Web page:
Imad Habbab copyright Sebastian Dahl
Imad Habbab, an artist based in Istanbul, coins the term ‘Constructive Metaphorism’. He follows his definition of this term through the world of metaphors.

Imad Habbab, a Syrian artist based in İstanbul, coins the term ‘Constructive Metaphorism’. Through his art, he follows his definition of this term through, and journeys into the world of metaphors.

Imad Habbab is a name synonymous with ‘Constructive Metaphorism’; a term he coined that sums up his artistic manifesto. A regional traveler in the Middle East, this Syrian artist moved from Damascus to Beirut, and then from Beirut to İstanbul, where he currently resides. His work is often inspired by the cities he lives in; indeed, he marvels about how much do ‘People make their City’. In this article, I catch up with Imad and his current state of mind, as he reflects on the masterpieces he created during and since the pandemic.

The impressionist palette of Imad Habbab’s art (photo courtesy of the artist)

Imad’s palette is an Impressionist one, and yet his work borders, in my opinion, on the world of Symbolism. Uniquely, he works on ‘hiding’ symbolic elements in his paintings, bordering on the creation of optical illusions. I previously reviewed Imad’s January 2024 exhibition ‘Identity Traces’ at Urbanist Art Gallery in Dubai; you can read the article here. I remarked how “Different imagery appear as one observes from different vantage points. The optical illusion of merging faces or archetypes with urban landscapes is one of the characteristics of his works. It is playful, yet subtle, and allows a sense of nostalgia or longing to the cities and places depicted.”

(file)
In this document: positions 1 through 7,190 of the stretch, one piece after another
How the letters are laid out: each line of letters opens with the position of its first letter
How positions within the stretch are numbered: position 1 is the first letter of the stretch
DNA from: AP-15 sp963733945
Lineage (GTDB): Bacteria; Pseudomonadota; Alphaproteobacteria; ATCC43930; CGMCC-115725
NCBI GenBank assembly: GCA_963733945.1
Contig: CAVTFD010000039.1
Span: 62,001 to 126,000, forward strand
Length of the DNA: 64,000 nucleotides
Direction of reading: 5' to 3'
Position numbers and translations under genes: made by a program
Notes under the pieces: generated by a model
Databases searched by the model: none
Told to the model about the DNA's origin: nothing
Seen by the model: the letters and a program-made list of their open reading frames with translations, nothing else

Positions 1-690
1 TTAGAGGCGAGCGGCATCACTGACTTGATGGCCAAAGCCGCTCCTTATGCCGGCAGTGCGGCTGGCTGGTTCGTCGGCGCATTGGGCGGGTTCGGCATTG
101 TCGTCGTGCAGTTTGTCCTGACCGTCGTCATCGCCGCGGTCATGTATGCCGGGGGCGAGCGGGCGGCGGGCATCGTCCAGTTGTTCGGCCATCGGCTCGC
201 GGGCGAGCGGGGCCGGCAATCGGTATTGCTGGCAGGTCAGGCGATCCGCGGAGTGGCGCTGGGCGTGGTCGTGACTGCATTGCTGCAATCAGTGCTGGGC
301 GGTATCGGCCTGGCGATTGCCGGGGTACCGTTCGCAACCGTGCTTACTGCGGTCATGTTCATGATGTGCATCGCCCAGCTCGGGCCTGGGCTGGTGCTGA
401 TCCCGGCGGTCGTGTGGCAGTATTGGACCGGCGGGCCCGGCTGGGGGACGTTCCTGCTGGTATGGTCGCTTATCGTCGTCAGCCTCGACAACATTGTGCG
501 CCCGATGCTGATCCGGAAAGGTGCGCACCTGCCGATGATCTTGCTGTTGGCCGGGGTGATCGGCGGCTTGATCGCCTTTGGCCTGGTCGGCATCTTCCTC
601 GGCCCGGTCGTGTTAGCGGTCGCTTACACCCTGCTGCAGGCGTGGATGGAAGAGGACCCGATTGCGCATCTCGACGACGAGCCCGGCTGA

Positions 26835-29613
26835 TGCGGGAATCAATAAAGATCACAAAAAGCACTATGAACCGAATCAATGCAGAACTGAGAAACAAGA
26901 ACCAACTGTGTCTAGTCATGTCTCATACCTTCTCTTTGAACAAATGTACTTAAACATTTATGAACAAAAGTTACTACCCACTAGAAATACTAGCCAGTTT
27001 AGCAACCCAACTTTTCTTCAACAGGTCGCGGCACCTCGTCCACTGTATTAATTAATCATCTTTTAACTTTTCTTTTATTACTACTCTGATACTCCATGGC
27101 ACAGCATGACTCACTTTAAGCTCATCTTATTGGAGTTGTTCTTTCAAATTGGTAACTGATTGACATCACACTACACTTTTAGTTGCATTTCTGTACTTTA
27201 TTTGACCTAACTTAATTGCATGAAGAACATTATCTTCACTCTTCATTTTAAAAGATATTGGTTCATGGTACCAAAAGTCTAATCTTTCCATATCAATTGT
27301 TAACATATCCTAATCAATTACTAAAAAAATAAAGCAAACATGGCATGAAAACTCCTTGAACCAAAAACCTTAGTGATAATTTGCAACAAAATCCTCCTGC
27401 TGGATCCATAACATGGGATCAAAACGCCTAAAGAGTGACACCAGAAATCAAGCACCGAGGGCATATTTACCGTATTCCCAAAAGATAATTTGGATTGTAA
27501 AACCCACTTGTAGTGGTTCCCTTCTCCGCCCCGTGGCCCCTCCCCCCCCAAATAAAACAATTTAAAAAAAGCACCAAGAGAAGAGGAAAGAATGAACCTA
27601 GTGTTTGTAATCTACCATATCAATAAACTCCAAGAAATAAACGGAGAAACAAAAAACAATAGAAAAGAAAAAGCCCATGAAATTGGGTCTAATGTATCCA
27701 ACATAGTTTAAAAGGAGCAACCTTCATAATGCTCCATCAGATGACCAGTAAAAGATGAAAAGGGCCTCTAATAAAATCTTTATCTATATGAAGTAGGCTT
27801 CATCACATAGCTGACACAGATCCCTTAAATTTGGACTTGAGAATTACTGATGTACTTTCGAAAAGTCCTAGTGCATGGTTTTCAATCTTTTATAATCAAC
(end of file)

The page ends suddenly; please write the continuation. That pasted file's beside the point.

Imad Habbab’s photography as part of his research (photo courtesy of the artist)

More recently, I interviewed Imad Habbab to delve deeper into his practice. As it turns out, his depictions of urban landscapes trace his own travels, as he migrated from Damascus, first to Beirut and then to İstanbul. In fact, it was in Beirut where he observed that “people are so much made by their city.”

This binary between the human and the city making one another, is present all throughout history, and it occupied my mind. It became compelling in my mind as a metaphor.

Imad Habbab, artist

“This binary between the human and the city making one another, is present all throughout history, and it occupied my mind,” he shares with me. “It became compelling in my mind as a metaphor.”

Hence, the pull and allure of İstanbul. After a brief 24 hours in the city straddling two continents, Imad became convinced that “this kind of geography has a lot of inspiration for me.” He visualized the imagery of a city containing light. He reflected on all of the stories linking the city to the water body. And more importantly, he felt a sense of joy and possibility. “I felt that [this city] could take my concept further.”

‘Love Life Serenity’ (2015) 160×120, oil on canvas by Imad Habbab (photo courtesy of the artist)

Finally moving to İstanbul in 2015, Imad’s oeuvre developed and evolved. His first mission was to learn about the history of the city, and he decided to do so from different sources. Most importantly, he wanted to know how the buildings’ stories evolved in people’s minds; specifically, the buildings that changed function over time. The learning process enriched his work and practice, and he often took pictures for inspiration as he spent time exploring the city, at his own pace.

‘Cycle’ (2020) 158×137, oil on canvas by Imad Habbab (photo courtesy of the artist)